Having discussed the theory of turnaround finance, the section of this chapter aims to illustrate a practical work programme to assist raising turnaround finance.

It is written from the view point of a turnaround specialist advising a company requiring turnaround finance. However, it is equally applicable for the company’s management or existing providers of finance who may be assisting management to obtain additional finance.

Presumption of Distress

For the purpose of this chapter, it is assumed that the company undertaking the turnaround is actually or potentially financially distressed.

Whilst it is common place it is not the rule. For example, it is possible that an under performing company has excess cash resources, in which case turnaround finance is not an issue.

The Practical Reality: Raising Turnaround Finance is Hard

Raising turnaround finance is very hard because of the increased risks as addressed in the previous chapter, and the (normally) very significant time constraints.

However, it is important to stress that with a disciplined and focused approach it is very achievable.

Raising Debt is Easier Than Equity

In a turnaround; raising debt is considerably easier than raising equity. There are a number of reasons for this.

  • Since the peak of the UK recession in 1992, there has been an explosion of secondary debt providers who specialise in “asset based lending” (ABL) to SME’s.The way the asset based lenders structure their security means that they focus on:
    • Specific assets such as debtors, stock etc
    • nterest cover rather than repayment as the facilities “revolve”.

This means that this type of finance is ideally suited for turnarounds.

An illustration of the growth of asset based finance GE Capital was established in the UK in 1998 with 4 people and no funds applied. By 2001 it had applied £500m of funds, and its employees had grown to 200.

What is especially interesting is the profile of the lending. The typical recipients of G E Capital funds have turnovers of between £10m and £20m and approximately 70% are turnarounds.

This type of financing simply was not available in the early 1990s.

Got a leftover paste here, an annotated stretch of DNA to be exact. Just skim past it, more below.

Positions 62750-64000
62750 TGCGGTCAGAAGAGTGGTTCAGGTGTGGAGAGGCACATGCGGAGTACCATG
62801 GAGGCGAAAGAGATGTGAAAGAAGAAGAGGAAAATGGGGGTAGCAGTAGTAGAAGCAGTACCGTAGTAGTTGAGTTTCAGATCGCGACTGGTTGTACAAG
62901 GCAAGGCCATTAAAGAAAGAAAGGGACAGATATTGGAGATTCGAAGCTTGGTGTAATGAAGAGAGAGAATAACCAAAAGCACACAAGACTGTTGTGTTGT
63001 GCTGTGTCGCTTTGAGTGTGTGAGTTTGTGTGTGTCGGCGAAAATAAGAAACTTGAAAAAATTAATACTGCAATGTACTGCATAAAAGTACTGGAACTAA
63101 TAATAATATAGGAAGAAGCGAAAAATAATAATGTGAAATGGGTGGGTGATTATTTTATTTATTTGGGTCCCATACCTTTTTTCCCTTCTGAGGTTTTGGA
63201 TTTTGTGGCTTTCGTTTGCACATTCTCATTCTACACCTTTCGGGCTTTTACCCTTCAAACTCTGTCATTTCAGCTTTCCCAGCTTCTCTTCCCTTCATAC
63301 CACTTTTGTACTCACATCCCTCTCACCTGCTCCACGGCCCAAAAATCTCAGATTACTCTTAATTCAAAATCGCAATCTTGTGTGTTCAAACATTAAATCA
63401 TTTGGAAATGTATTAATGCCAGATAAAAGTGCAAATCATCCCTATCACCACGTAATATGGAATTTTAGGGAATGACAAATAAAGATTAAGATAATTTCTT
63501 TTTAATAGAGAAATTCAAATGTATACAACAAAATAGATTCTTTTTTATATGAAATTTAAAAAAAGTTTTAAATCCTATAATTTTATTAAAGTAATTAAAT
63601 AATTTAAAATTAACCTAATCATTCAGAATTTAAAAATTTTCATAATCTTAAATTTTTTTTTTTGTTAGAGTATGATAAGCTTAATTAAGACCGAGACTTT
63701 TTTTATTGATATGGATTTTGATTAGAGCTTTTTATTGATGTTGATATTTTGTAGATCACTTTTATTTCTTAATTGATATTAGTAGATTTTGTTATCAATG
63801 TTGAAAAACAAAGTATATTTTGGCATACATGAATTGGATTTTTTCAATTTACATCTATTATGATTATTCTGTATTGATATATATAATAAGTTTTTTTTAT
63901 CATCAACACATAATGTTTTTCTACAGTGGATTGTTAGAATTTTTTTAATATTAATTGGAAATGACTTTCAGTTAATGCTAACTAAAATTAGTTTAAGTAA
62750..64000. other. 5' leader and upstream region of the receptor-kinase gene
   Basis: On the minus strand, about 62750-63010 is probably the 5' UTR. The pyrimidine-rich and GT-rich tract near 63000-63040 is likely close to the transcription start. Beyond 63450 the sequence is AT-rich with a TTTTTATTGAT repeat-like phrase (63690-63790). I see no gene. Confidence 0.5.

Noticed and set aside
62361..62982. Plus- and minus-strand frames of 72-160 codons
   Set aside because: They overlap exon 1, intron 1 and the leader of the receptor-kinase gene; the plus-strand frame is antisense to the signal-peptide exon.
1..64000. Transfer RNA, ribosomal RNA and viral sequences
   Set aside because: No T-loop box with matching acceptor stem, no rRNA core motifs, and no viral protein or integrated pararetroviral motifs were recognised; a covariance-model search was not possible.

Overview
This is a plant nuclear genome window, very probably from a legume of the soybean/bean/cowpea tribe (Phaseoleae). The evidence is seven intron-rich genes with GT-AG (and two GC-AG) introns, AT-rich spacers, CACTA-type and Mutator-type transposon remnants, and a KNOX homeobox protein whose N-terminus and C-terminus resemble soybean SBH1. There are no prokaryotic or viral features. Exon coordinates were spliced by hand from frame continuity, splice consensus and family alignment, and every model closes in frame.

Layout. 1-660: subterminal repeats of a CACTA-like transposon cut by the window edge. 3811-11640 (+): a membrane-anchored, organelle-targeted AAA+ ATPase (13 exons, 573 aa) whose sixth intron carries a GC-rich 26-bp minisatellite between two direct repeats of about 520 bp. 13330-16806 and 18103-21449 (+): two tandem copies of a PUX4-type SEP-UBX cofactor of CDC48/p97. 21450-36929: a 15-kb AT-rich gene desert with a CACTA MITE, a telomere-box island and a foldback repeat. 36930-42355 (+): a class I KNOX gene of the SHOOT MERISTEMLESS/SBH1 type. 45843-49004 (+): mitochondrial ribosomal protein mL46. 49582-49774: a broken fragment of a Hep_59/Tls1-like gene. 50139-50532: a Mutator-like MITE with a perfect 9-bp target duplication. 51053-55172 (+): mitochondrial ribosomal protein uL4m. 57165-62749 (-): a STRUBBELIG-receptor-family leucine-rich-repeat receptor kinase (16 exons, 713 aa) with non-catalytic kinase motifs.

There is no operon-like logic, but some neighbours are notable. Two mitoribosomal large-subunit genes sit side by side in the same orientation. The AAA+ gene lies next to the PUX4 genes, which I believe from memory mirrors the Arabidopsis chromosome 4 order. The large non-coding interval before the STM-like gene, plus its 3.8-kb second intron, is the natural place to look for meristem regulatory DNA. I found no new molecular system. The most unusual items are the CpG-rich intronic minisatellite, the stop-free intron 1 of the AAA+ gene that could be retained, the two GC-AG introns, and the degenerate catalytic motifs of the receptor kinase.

In summary, asset based lending is available for turnarounds and very importantly appropriate for turnarounds.

  • However, the reverse is true when it comes to turnaround equity – there is very limited turnaround equity available.The reason for this is that:
    • There are only a handful of equity providers in turnaround situations who are specialists in turnarounds.Of these providers, the nature of equity provision is that they do a relatively small number of deals every year.Therefore, a small number of equity providers doing a few deals each year mean that (relative to that demand for turnaround equity) there are a very small number of equity deals done.

      It is also crucial to understand that not only is it hard to raise turnaround equity but is hard to get a good deal without material dilution of the opening equity position.

    • There are nevertheless, many business angles, corporate investors and generalist private equity providers who may be keen to do deals.However, they are often not the best starting point when raising turnaround equity because:
      • The distressed nature of the funding requirement can put many would be investors off.
      • The short and condensed time requirements are often too pressurised for a non-specialist.
      • This means that it is impossible for them to satisfactorily complete the transaction because of the due diligence requirements.
    • There are merits in approaching a financially strong trade competitor. This because a trade competitor can rapidly get into the guts of the business. However, extreme caution should be exercised when approaching a competitor as the competitor may use the distressed position as a “fishing trip” to hijack customers, employees and other key business intangibles.

If a trade competitor is to be approached it is important that it is for sound strategic reasons.

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Addressing the fundamental lack of available risk capital that can be applied quickly in a financially distressed business

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